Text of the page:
Have you ever been curious about researching your family tree and discovering your family’s unique history? Ancestry.com is the perfect platform to do just that and was made even more powerful when it partnered with the Mormon Church in 1999. This partnership has opened the door to an abundance of new records, making it easier than ever to trace your genealogy back to the 17th century and beyond. Now, more than ever, the Mormon connection with Ancestry.com is an invaluable resource for anyone interested in researching their family’s past. In this comprehensive guide, you’ll learn how to use the Mormon connection with Ancestry.com to its fullest potential, from understanding what records are available, to find the answers to your most pressing questions. So, if you’re ready to dive deep into your family’s past, you’ve come to the right place. Let’s get started on your journey to uncovering your family’s story!
Is Ancestry Com Mormon?
No, Ancestry.com is not a Mormon organization. It is a for-profit genealogy and family history company based in Lehi, Utah, United States. The company was founded in 1983 by Paul B. Allen and Dan Taggart.
What Is The Mormon Connection With Ancestry.Com?
- Before diving into the records and resources available through the Mormon connection on Ancestry.com, it’s important to first understand how this partnership came to be. In 1999, Ancestry.com partnered with the Church of Jesus Christ of Latter-day Saints (LDS Church) to make their database of family history records available online.
- This was a major victory for genealogists, as LDS Church members have been tracking their family trees for decades. As a result, the Mormon connection with Ancestry.com has made it easier than ever to search for and find information on your unique family history. Prior to this partnership, the only way to access records from the Church was to travel to a physical location and dig through boxes and boxes of microfiche.
- Now, anyone with internet access can use the Mormon connection with Ancestry.com to uncover their family history. And with a massive database of records that continues to expand each year, there has never been a better time to start exploring your roots than right now.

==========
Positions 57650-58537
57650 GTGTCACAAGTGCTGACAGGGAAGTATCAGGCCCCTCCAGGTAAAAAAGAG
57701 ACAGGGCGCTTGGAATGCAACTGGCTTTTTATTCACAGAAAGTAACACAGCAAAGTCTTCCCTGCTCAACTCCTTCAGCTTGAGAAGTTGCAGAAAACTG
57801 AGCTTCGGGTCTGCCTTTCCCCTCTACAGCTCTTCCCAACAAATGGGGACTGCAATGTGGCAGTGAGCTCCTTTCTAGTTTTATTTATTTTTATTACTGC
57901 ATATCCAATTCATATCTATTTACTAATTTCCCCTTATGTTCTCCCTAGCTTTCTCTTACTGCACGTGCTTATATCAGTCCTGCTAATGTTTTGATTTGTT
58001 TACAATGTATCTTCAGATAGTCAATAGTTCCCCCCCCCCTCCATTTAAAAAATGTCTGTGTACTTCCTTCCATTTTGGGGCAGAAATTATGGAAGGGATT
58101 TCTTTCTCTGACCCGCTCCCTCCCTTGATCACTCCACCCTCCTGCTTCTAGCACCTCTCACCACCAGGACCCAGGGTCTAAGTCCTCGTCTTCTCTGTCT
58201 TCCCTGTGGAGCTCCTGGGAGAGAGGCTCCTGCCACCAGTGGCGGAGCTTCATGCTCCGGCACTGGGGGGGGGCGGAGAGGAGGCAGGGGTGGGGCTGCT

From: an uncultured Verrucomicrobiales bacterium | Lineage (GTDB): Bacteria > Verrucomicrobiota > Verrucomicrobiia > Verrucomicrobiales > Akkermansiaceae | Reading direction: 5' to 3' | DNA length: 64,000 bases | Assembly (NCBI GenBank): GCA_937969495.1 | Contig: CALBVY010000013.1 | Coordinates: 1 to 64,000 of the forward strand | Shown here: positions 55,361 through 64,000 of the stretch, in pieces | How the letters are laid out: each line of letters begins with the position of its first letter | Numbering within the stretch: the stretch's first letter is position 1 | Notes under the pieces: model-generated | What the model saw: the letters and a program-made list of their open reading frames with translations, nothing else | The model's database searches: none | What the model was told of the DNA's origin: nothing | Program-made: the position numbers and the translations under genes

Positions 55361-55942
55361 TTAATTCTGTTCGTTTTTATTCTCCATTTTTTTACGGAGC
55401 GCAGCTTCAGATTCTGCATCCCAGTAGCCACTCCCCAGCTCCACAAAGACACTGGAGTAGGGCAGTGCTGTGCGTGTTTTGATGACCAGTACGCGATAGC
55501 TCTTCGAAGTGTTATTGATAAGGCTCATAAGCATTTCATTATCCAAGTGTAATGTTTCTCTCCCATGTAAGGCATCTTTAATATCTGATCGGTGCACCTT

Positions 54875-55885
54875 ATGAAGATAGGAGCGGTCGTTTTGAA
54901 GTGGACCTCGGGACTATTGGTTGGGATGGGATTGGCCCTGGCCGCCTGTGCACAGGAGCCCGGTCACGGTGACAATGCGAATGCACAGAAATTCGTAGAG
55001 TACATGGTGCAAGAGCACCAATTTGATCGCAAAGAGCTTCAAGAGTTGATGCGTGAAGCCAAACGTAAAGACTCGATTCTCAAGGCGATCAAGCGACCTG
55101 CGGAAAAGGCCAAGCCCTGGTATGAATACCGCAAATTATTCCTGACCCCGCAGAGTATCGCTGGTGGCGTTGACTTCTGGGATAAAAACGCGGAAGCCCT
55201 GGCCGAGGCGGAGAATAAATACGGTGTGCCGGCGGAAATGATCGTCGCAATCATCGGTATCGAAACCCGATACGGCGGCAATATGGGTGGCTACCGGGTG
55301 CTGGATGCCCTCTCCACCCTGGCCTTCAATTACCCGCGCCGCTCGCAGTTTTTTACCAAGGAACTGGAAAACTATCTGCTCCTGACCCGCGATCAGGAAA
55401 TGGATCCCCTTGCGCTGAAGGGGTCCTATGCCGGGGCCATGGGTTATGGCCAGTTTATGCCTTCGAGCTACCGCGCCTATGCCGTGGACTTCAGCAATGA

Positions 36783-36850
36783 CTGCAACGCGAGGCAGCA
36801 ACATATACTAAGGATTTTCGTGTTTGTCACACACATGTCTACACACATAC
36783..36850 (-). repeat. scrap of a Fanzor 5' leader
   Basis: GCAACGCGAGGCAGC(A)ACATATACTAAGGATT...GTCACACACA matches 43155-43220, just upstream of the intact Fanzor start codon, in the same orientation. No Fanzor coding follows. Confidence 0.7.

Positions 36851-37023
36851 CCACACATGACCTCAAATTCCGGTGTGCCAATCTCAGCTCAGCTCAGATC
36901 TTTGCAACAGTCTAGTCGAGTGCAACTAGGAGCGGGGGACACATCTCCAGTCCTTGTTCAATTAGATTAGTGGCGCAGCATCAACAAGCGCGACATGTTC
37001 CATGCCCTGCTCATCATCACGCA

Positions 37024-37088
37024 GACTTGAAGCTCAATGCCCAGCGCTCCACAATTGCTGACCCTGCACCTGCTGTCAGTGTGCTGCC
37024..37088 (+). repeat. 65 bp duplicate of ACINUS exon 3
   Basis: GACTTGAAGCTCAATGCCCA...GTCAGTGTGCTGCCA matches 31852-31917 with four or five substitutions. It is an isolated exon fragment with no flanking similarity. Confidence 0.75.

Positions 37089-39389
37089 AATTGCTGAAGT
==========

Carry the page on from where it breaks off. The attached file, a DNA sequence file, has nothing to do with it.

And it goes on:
What Records Are Available Through The Mormon Connection?
- The Mormon connection with Ancestry.com provides you with access to an immense database of family history records, including census records, military records, death certificates, immigration records, and more.
- Many of these records have been digitized and are searchable online, making it easier than ever to find the family history information you’re looking for. The records available through the Mormon connection with Ancestry.com include:
- Census records Death and mortuary records Immigration records Military records Newspapers Property records Wills and probate records Many of these records are searchable online, making it easier than ever to find the family history information you’re looking for. And with a vast database of records that continues to expand each year, you can bet there has never been a better time to start exploring your roots than right now.
How To Use The Mormon Connection To Research Your Family’s History?
- Now that we’ve covered the basics of the Mormon connection with Ancestry.com, let’s talk about how to use this resource to actually research your family’s history. To start, you’ll want to select the Mormon option in the Record Type drop-down menu. After that, you’ll be able to search the Mormon database.
- You can begin your search by typing in your ancestor’s name, birth date, death date, or any other details that stand out to you. As you type, Ancestry.com will automatically search the Mormon database and present you with potential matches.
- You can click on any of these family histories matches to access their unique story, along with relevant records. These records can include everything from handwritten family histories to death certificates, census records, and more. It’s important to keep in mind that you should always verify any information you find on Ancestry.com. While these records are extremely helpful, they can sometimes contain misinformation.